Toyota Facing Massive Safety Recall Class Actions

Categories: Blog, Personal Injury

To date, Toyota is facing at least 89 class action lawsuits regarding safety recalls that could potentially cost them in excess of $3 billion, according to the Associated Press.

The lawsuits commenced last fall when Toyota began recalling approximately 8 million vehicles worldwide because of persistent complaints about sudden unintended acceleration.  The thrust of the lawsuits is that Toyota owners allege their vehicles have dropped in value because of the recalls and that Toyota was aware of safety problems but concealed the problems from buyers.  Most of the lawsuits claim economic loss stemming from accelerator pedal problems, and allege that Toyota’s efforts to remedy the problems have been insufficient.  Some owners claim their vehicles continue to surge forward unexpectedly, even though they have been repaired. 

There are also lawsuits for Prius model recalls for an antilock braking problem. Toyota has advised it changed the design of Prius brake software at the end of January to correct the situation.

These recall related lawsuits are separate from personal injury cases and wrongful death claims arising from the safety problems.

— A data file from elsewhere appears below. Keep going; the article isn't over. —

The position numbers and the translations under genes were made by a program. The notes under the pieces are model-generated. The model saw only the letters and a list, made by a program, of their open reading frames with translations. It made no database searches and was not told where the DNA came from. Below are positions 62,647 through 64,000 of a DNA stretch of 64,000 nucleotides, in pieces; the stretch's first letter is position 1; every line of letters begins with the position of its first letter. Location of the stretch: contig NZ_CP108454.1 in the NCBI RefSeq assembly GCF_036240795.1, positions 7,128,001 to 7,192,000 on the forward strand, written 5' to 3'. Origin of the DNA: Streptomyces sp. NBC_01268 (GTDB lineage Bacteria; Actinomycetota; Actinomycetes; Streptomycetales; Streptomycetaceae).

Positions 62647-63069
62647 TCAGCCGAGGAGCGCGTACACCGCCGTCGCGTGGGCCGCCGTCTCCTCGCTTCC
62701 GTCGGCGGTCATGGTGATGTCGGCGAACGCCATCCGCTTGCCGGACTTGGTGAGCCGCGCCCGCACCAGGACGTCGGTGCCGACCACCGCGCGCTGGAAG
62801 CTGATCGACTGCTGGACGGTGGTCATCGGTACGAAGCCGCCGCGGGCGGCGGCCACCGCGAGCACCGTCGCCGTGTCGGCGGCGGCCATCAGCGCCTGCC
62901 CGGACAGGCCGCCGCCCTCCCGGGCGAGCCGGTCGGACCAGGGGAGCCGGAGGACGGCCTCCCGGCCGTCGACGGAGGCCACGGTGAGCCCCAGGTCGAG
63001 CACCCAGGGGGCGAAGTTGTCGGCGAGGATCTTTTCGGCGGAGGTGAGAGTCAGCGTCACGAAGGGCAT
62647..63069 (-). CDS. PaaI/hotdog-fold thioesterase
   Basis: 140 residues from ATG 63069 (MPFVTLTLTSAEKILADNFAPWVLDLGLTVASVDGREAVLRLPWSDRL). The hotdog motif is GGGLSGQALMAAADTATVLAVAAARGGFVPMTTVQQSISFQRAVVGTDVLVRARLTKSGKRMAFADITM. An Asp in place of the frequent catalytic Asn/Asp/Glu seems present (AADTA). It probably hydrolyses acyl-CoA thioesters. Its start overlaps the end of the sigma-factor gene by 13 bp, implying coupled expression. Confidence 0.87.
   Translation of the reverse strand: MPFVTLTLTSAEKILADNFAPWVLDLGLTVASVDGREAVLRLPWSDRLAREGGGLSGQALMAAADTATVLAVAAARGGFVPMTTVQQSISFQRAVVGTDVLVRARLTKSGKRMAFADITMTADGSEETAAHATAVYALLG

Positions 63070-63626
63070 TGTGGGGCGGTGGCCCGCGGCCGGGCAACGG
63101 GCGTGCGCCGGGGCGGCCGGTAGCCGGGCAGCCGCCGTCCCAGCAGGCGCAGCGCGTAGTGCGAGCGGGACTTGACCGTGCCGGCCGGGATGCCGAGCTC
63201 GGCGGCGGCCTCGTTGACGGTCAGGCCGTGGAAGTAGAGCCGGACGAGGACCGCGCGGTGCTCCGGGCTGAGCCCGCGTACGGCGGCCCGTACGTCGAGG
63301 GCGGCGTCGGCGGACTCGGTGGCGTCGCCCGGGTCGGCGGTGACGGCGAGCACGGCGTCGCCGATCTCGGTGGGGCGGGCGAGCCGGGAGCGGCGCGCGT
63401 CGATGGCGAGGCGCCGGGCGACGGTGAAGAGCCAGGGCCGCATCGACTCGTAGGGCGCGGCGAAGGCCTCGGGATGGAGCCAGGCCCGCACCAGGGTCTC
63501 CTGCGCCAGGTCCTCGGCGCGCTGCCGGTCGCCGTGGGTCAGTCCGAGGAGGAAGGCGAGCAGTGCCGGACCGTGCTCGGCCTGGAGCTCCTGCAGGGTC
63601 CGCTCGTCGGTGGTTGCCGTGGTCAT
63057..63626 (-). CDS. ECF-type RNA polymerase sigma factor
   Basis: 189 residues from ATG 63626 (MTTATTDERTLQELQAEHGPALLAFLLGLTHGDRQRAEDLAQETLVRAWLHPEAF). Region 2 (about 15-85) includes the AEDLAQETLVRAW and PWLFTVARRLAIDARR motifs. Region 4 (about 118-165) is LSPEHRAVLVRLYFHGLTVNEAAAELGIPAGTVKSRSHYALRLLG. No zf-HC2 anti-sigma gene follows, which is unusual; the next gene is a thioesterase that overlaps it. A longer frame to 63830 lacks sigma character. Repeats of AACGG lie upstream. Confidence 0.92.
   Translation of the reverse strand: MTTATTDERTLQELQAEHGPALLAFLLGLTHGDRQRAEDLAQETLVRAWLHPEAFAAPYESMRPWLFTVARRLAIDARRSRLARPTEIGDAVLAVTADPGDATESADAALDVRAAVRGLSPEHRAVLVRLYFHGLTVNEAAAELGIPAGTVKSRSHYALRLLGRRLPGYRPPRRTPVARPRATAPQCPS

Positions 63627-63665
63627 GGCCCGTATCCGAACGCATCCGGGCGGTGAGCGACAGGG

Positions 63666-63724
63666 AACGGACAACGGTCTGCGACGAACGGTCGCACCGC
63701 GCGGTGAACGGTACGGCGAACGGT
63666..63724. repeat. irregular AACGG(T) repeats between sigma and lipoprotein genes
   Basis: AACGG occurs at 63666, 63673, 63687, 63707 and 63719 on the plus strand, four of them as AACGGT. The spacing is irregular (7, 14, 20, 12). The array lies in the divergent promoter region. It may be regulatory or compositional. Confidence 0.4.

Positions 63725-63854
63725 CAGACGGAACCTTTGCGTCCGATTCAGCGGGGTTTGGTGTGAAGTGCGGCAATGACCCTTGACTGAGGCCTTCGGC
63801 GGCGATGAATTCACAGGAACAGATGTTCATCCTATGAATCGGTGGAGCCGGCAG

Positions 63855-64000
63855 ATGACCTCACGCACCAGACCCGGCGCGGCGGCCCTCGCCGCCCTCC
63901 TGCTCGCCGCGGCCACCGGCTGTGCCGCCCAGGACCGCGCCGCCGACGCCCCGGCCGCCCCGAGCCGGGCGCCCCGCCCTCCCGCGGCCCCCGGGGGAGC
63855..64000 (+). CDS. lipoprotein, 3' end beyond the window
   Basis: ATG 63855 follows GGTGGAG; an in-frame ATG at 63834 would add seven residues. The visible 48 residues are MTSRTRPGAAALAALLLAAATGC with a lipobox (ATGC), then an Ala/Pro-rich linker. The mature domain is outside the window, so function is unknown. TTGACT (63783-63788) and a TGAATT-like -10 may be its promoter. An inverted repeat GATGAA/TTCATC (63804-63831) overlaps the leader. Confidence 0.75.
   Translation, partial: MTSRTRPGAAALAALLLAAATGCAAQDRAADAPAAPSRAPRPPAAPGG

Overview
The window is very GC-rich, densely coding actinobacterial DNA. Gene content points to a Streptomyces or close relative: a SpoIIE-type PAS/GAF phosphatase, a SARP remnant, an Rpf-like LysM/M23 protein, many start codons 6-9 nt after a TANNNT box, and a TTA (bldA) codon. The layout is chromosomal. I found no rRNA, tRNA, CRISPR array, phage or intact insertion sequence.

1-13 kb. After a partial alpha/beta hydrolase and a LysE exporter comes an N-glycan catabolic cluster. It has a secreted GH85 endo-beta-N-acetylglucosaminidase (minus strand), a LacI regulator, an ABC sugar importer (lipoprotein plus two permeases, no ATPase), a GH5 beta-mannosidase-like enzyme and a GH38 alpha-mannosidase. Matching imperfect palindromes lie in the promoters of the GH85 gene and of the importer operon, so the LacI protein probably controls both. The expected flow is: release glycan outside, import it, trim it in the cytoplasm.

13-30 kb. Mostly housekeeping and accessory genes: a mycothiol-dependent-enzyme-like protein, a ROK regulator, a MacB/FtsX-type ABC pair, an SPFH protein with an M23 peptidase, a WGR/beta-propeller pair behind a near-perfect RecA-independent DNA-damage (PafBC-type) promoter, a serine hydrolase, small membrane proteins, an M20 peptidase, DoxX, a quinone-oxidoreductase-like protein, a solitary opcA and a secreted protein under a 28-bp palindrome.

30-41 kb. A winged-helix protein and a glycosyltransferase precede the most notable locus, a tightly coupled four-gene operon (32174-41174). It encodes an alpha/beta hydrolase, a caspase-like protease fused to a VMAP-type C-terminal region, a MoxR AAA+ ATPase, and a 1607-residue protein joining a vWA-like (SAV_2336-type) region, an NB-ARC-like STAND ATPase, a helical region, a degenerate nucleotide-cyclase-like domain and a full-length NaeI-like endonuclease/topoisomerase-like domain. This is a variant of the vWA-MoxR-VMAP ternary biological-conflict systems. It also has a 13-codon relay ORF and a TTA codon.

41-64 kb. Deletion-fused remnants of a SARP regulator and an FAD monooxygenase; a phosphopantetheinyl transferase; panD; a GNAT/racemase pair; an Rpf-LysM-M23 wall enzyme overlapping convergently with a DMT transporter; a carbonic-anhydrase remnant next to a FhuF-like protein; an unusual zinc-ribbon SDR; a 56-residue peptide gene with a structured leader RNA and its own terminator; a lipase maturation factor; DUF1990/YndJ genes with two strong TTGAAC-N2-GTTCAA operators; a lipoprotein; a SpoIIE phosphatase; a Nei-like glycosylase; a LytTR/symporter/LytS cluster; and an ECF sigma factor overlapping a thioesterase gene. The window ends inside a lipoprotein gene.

On March 25, in San Diego, the U.S. Federal Court will consider whether or not to consolidate all of the U.S. class actions into a single jurisdiction, following which a determination will be made as to whether or not all the claims can be certified into a single legal action.

U.S. federal law requires that a class action have at least a hundred claimants and damages must exceed $5 million.  The court must be satisfied that the claims are identical or very similar.

In Canada, a class action has been filed against Toyota on behalf of Canadian owners of 2010 Toyota Prius and Lexus HS250h hybrids.  The lawsuit seeks reimbursement of purchase prices or payment equal to a loss in resale value and claims the vehicles brake systems are defectively designed because they shut off the brake power to save energy.  The case Marklely v. Toyota  Canada Inc., 10-0540, Supreme Court of British Columbia.

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